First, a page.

As promised, following the SFO's success in the High Court last year defending its decision to prohibit specific lawyers accompanying witnesses to an interview because the lawyers also represented the subject of the investigation (the witnesses’ employer) (R (Lord & others) v SFO [2015] EWHC 865), the SFO has published new guidance on its process for handling requests for witnesses interviewed under section 2 of the Criminal Justice Act (“CJA”) 1987 to be accompanied by a lawyer.  The guidance was published on 6 June 2016 and is available on the SFO’s website (links provided below).

Section 2  Criminal Justice Act 1987 - requirements

Section 2 gives the Director of the SFO (or his delegate) the power to “require a person whose affairs are to be investigated … or any other person whom he has reason to believe has relevant information to answer questions or otherwise furnish information with respect to any matter relevant to the investigation…”

Failure to comply with a requirement to attend an interview or otherwise provide information, without reasonable excuse, can lead to prosecution and result in imprisonment and/or a fine. The interviews, however, are not under caution and the PACE Codes do not strictly apply.

SFO’s new operational guidance

The SFO’s new guidance comprises three separate notes: (1) internal guidance; (2) guidance for interviewees; and (3) guidance for lawyers advising those required to attend for interview under section 2 of the CJA 1987.

The guidance reiterates some of the points made by the SFO, and accepted by the court in Lord, such as the SFO’s discretion as to whether any lawyer should be allowed to attend with the witness. The guidance notes, however, go further and state that a lawyer will be allowed to attend only if the SFO case controller believes that it is likely the lawyer “will assist the purpose of the interview and/or the investigation, or that they will provide essential assistance to the interviewee by way of legal advice or pastoral support…” This apparent “criteria” is slightly concerning and seems unnecessary in circumstances where any individual forced to attend a compelled interrogation by the SFO would undoubtedly benefit from, at the very least, "pastoral support”.

Key points and ground rules

Most interesting is the guidance for lawyers as this sets out what is expected from an interviewee or their lawyers in advance of the interview to seek permission for a lawyer to attend. Written notification must be served on the SFO at least 7 days prior to the date of the interview, or 3 days after the date on which the SFO’s guidance note accompanying the section 2 notice is received (whichever is later), and the notification must include:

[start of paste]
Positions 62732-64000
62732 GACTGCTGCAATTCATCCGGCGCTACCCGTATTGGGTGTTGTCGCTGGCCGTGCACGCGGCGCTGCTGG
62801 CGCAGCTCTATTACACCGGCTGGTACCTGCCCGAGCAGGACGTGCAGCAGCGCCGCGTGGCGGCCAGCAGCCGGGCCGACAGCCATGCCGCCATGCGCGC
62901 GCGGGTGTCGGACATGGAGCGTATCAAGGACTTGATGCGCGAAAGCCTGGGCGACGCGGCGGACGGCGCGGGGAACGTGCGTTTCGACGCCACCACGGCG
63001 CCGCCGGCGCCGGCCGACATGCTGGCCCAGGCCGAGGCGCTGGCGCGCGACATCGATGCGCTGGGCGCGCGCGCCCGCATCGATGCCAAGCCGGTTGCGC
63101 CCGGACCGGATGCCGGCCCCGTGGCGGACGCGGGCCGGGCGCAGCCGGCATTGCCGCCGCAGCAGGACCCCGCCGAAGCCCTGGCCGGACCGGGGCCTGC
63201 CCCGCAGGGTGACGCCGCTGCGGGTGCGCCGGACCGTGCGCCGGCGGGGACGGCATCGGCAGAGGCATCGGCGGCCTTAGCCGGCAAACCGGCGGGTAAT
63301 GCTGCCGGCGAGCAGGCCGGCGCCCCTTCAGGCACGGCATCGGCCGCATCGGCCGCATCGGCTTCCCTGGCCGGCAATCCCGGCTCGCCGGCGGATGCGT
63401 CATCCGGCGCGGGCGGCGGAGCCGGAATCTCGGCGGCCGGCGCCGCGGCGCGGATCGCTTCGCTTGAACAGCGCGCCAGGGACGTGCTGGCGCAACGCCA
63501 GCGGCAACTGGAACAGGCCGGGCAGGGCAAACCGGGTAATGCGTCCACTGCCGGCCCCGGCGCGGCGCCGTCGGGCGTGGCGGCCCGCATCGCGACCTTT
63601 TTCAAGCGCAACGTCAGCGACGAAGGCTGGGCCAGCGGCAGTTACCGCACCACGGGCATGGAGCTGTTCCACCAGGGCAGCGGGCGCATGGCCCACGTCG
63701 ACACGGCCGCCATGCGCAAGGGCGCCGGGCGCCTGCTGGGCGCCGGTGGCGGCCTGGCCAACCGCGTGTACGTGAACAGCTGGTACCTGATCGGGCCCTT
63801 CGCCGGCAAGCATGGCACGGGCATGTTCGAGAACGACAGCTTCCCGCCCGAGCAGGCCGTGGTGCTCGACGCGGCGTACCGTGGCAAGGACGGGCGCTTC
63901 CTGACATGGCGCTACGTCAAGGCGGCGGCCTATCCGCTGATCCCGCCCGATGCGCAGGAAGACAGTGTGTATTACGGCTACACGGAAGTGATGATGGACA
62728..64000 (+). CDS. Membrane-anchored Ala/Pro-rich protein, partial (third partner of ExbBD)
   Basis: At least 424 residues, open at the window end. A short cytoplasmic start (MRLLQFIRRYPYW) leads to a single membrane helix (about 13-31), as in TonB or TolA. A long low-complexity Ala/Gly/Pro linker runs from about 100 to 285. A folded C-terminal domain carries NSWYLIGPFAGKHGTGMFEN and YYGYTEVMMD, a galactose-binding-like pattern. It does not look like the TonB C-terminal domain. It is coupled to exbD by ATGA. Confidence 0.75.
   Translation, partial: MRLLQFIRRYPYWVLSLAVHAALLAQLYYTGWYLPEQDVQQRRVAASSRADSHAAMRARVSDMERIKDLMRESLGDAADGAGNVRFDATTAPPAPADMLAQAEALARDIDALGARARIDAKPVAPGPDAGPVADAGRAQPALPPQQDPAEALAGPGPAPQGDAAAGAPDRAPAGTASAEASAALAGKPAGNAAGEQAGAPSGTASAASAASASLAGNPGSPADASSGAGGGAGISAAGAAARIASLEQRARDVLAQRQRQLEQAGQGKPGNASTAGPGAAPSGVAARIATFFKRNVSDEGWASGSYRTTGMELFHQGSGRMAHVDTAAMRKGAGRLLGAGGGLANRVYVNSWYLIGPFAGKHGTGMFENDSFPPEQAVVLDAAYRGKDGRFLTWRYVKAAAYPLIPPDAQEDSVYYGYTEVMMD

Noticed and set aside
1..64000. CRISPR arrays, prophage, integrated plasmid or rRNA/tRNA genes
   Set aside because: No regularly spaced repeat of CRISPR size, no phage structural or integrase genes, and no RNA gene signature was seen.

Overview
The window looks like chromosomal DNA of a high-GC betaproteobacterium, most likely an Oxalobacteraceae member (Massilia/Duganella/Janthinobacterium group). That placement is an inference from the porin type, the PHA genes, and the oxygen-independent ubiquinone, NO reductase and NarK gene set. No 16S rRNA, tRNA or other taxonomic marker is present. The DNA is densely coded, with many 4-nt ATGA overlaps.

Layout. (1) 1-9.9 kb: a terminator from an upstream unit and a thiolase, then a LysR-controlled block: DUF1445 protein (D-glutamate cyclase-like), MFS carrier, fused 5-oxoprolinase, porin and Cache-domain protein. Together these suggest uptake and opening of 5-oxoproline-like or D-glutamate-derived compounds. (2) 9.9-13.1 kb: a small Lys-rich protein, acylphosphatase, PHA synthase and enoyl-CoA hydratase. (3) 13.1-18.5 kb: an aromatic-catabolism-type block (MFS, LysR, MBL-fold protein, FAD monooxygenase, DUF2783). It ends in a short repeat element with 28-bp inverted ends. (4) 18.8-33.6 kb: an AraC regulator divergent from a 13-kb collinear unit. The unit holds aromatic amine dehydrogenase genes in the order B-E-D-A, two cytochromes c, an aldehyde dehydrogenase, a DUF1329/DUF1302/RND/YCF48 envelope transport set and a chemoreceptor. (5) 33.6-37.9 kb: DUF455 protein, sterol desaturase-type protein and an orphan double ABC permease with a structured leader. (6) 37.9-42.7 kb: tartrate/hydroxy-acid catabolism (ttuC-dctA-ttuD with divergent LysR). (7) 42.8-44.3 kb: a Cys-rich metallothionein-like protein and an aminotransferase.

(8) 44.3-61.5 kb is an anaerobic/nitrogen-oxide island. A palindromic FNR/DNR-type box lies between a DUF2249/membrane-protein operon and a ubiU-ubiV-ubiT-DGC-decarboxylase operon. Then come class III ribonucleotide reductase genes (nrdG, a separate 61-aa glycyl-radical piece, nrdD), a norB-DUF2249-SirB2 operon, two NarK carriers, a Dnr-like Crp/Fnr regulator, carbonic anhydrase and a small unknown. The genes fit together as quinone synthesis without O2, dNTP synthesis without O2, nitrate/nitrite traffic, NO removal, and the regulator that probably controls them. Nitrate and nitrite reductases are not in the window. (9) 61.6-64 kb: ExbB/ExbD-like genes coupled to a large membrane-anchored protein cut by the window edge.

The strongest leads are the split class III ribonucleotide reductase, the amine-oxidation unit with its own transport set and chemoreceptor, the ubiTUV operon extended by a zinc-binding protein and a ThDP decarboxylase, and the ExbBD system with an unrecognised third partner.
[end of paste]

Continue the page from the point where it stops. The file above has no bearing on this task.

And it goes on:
1. The name of the particular lawyer and the reasons why their presence in the interview will assist the purpose of the interview and/or the investigation, or that the lawyer concerned will provide essential assistance to the interviewee by way of legal advice or pastoral support;
  2. written undertakings from the legal firm relating to, amongst other things, confidentiality of information and documents, and confirmation that the firm does not represent or owe any duty of disclosure to any individual or company who is a suspect, or may in the future become a suspect, of the investigation; and
  3. written acknowledgment of the parameters of the role of the lawyer in the interview, namely that the lawyer may only provide “legal advice or essential assistance”, must not do anything to undermine the free flow of full and truthful information, and generally that only one lawyer will be permitted to attend the interview. Exceptionally, an additional lawyer may be permitted to attend solely for the purpose of taking a note.

The SFO’s new guidance is noticeably different in its tone and level of prescription from the SFO’s previous policy and practice, as set out in its Operational Handbook. This is perhaps not surprising given the more robust approach taken by David Green CB QC since taking the reins of the SFO in 2012, and the issues that arose in Lord . However, the undertakings, in particular, may be viewed as excessive and unnecessary in circumstances where lawyers are already bound by legal and ethical duties of confidentiality and to avoid conflicts of interest.  Various details will need to be hammered out between the SFO and law firms.  For example, the first undertaking (that the firm does not represent any individual or legal person who is a suspect in the investigation) presumes that the firm will be in a position to know all existing (or indeed potential) suspects in an investigation.  Will the SFO actively inform the firm of all existing and/or potential suspects to enable the firm to safely give this undertaking?  Also, what if the corporate employer is a major corporation regularly employing a range of law firms?  Will any individual legal adviser’s firm be required to undertake that the firm has never represented the corporate in any capacity?  Or only in a capacity that is relevant to the investigation?  If the former, this could vastly reduce the pool of potential legal advisers available to individuals who get caught up in SFO investigations into major corporates.   

It is difficult to determine at this stage the practical impact this new guidance will have on employees who are required to attend interviews pursuant to section 2, as well as any corporate employers who are, or may come under, suspicion in due course; perhaps it will simply result in earlier appointment of separate legal representatives for individual employees. Importantly, the guidance does not appear to restrict consultation prior to the interview, which may be important, for example, to ensure that the employee’s independent lawyer understands any corporate legal privilege issues that might arise during the interview.